Sanctions are a massively complex area. But all too often, financial institutions think sanctions adherence is fairly straightforward – it’s just checking a list to ensure an individual or company doesn’t appear on it, right?
Wrong. Sanctions are far more multi-dimensional and nuanced than that. The UK implements a range of sanctions regimes through regulations made under the Sanctions and Anti-Money Laundering Act of 2018, The Export Control Order 2008, Counter Terrorist Act
2008 and Anti-Terrorism, Crime and Security Act 2001. And this sanctions landscape has changed further since the start of the Ukrainian war – as the West developed a range of sanctions aimed at punishing Russia without resorting to military action, the sanctions
environment has become much more challenging.
Understanding the different types of sanctions
The upshot is that financial institutions really need to be on the front foot in understanding sanctions and how they respond to them. There are lots of different dimensions at play when it comes to sanctions adherence and firms often become unstuck because
of the data gaps, or inefficiencies in processes, technology and staff knowledge. But the first step is understanding the different types of sanctions and how they are applicable:
Economic sanctions: these can be trade sanctions or financial sanctions. Trade sanctions, typically involve a ban on trade that are often limited to certain sectors (arms) or excludes others (e.g. food and medicine) and are imposed for a variety of
political, military or social reasons. Financial sanctions involved restrictions on the flow of funds (such as loans and access to financial markets) and can come in the form of asset freezing. In terms of how the Ukrainian situation has impacted economic
sanctions pertaining to financial institutions, sanctions were tightened to prohibit financial transactions with a number of state-owned and associated organisations. These include the Central Bank of the Russian Federation (CBR), the Russian National Wealth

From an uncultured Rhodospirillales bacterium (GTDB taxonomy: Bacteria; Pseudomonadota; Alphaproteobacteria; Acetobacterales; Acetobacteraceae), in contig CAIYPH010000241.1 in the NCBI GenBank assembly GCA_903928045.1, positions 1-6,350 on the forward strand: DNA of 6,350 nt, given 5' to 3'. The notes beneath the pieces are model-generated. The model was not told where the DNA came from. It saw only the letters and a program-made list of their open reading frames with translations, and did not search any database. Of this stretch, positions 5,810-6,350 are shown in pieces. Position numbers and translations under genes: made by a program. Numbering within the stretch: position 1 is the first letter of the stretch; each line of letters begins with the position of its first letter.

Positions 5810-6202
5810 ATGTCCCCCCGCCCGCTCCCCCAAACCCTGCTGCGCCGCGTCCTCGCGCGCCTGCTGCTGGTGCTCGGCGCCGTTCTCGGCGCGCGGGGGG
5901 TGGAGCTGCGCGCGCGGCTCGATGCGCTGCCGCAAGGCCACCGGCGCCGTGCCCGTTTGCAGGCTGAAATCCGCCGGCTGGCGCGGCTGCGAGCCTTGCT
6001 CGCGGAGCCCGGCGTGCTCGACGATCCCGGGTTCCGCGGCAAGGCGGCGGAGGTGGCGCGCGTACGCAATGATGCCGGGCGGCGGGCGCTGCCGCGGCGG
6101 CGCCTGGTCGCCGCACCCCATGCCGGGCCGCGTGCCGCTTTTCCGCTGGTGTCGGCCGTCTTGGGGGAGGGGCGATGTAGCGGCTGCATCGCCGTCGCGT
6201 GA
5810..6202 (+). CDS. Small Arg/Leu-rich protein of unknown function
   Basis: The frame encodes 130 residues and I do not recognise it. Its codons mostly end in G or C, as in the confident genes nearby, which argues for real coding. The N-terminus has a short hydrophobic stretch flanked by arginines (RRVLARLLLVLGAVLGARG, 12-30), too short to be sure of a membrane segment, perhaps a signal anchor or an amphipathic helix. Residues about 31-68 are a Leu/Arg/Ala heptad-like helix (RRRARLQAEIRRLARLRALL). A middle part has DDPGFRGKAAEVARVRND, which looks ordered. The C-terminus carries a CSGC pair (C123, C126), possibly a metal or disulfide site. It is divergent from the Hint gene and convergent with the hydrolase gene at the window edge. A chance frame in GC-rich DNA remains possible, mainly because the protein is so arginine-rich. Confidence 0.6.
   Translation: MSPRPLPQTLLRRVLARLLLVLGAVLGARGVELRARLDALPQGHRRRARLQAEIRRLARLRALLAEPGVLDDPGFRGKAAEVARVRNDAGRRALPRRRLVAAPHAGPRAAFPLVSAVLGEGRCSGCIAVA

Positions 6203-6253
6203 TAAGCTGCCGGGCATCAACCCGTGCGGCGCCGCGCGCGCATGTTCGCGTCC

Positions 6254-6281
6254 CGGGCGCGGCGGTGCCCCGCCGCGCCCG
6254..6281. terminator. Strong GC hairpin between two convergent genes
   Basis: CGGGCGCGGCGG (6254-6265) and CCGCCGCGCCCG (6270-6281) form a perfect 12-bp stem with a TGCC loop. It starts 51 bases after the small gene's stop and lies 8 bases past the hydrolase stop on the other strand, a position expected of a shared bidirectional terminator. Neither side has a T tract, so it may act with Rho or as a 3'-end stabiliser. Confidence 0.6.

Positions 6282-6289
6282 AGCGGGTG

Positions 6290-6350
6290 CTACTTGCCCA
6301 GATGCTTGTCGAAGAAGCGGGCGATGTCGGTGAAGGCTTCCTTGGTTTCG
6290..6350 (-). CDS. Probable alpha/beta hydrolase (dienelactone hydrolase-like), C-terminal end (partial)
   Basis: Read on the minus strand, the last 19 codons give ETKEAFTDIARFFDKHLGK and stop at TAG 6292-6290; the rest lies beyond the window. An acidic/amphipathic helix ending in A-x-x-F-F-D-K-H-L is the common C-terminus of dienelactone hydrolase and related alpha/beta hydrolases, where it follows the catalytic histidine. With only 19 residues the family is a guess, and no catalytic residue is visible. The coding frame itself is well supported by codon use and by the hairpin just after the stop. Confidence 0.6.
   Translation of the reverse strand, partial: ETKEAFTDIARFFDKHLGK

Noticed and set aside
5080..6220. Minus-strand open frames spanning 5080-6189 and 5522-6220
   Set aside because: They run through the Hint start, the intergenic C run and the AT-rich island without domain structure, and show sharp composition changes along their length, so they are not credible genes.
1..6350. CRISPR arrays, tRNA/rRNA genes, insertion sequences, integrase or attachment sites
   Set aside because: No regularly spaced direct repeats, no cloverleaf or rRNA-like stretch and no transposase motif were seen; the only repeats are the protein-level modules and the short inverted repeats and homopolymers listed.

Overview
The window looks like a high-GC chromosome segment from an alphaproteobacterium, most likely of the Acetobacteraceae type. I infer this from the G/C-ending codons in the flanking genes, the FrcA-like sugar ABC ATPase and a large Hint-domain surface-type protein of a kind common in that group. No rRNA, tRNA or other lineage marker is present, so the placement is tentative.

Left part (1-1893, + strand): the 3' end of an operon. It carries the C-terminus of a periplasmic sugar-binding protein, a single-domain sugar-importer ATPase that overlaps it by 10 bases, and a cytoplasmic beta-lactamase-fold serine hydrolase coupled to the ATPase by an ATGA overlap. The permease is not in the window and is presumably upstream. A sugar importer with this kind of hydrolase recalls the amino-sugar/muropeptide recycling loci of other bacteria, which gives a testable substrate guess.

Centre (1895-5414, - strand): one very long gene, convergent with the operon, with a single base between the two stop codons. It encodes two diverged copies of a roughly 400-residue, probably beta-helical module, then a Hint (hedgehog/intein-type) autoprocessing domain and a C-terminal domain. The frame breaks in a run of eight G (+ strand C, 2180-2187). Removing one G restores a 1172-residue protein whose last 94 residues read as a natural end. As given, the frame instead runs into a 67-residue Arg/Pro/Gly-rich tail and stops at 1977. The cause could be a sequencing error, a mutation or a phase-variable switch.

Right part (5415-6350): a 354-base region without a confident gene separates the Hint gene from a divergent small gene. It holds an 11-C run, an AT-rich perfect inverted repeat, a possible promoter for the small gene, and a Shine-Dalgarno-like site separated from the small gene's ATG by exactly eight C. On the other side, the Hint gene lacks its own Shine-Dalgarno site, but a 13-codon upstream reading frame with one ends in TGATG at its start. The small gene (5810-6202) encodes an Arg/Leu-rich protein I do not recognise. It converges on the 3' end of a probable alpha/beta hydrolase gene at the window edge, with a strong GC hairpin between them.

Fund, the Ministry of Finance of the Russian Federation, and a number of banks and energy companies such as SberBank and Gazprom Neft. So financial institutions need to have measures in place to ensure they have no financial dealings with such entities in
breach of Russian sanctions.
Sanctions on individuals: sanctions can apply to individuals such as political leaders or business people with close ties to government officials. Sanctions of this nature tend to relate to asset freezes and can include travel bans. Asset freezing
most often comes in the form of frozen bank accounts, but in the Russian fall out, we have seen assets such as houses and yachts owned by Russian oligarchs frozen. Financial institutions need to identify customers and beneficial owners (UBOs) who fall subject
to sanctions and put measures in place to prevent them accessing these assets or benefitting financially from them. Beneficial ownership is a crucial element of anti-money laundering and identifying and applying the correct risk-based approach to UBOs is a
key regulatory requirement.
Shipping sanctions: financial sanctions continue to create problems for ship owners, operators, financiers and insurers. The complexity of UN, US, EU and UK sanctions impacts voyage routes and deliveries. Shipping sanctions restrict the companies
and organisations can do business with, either directly or through supply chains. Direct sanctions can be placed against ships or shipping firms with links to people trafficking or drug smuggling – so firms need to run checks on vessels and shipping companies
they have dealings with to ensure they are not on a prohibited list, and/or subject to sanctions-related restrictions.
Environmental sanctions: these are a relatively new concept, are largely self-imposed by an organisation and restrict who firms do business with. For example, a corporate client in breach of environmental laws (e.g. an oil company with a poor pollution
record) or a client of theirs with links to illegal wildlife trafficking in its supply chain. Financial institutions need to understand the business of clients and their supply chains and be able to identify if they are contravening environmental laws, or
risking reputational damage by being associated with facilitating environmental harm.
The complexity of sanctions means financial institutions need a thorough understanding of the sanctions that apply to them, and their customers. Being able to understand these sanctions and how they map against your business activities is the first step
in being aware of the risks, the gaps and how you might be at risk of contravening sanctions regulations. Forewarned is forearmed and an assessment of your exposure is vital.